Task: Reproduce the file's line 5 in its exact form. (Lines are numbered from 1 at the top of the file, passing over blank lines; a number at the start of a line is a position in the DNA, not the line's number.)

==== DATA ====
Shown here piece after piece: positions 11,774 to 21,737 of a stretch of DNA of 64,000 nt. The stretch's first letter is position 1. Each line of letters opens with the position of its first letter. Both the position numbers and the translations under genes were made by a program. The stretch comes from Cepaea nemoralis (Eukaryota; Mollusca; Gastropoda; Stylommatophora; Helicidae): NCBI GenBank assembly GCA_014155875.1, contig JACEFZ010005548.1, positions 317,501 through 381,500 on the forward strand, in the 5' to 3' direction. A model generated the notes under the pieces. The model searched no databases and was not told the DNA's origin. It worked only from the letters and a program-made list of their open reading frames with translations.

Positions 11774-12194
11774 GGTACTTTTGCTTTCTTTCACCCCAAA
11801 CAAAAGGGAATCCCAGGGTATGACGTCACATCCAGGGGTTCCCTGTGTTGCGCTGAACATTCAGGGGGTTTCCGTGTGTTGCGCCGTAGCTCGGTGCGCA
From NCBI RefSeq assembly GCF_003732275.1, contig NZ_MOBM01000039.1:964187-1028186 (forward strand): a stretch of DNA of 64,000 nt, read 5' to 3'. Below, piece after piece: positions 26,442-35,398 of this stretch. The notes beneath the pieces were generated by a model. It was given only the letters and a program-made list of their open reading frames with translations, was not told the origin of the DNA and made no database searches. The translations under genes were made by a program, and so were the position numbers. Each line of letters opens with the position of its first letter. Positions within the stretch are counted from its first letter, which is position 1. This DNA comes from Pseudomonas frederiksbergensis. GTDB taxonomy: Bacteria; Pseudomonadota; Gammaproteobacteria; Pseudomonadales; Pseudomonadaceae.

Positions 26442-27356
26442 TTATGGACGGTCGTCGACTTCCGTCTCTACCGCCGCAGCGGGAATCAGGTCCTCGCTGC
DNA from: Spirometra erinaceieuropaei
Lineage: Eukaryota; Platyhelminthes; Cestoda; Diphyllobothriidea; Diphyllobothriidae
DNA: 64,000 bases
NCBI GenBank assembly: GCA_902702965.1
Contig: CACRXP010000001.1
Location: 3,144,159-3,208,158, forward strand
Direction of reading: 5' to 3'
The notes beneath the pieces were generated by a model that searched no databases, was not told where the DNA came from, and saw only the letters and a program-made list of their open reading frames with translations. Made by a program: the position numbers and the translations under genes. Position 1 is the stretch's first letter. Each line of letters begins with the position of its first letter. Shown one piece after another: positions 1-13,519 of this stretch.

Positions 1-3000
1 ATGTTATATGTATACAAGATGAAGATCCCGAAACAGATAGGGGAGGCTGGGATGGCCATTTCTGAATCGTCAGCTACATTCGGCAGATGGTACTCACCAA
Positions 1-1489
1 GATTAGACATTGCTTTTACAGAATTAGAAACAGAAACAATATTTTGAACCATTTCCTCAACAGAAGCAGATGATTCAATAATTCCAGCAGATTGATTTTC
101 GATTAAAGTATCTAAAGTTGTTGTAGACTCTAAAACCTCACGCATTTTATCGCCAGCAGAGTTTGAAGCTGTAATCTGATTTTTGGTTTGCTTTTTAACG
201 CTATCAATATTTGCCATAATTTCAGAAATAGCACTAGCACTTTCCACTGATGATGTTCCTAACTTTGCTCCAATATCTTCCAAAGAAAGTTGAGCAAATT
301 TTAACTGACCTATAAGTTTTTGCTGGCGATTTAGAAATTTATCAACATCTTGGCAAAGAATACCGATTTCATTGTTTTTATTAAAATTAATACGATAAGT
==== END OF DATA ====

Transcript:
From NCBI RefSeq assembly GCF_003732275.1, contig NZ_MOBM01000039.1:964187-1028186 (forward strand): a stretch of DNA of 64,000 nt, read 5' to 3'. Below, piece after piece: positions 26,442-35,398 of this stretch. The notes beneath the pieces were generated by a model. It was given only the letters and a program-made list of their open reading frames with translations, was not told the origin of the DNA and made no database searches. The translations under genes were made by a program, and so were the position numbers. Each line of letters opens with the position of its first letter. Positions within the stretch are counted from its first letter, which is position 1. This DNA comes from Pseudomonas frederiksbergensis. GTDB taxonomy: Bacteria; Pseudomonadota; Gammaproteobacteria; Pseudomonadales; Pseudomonadaceae.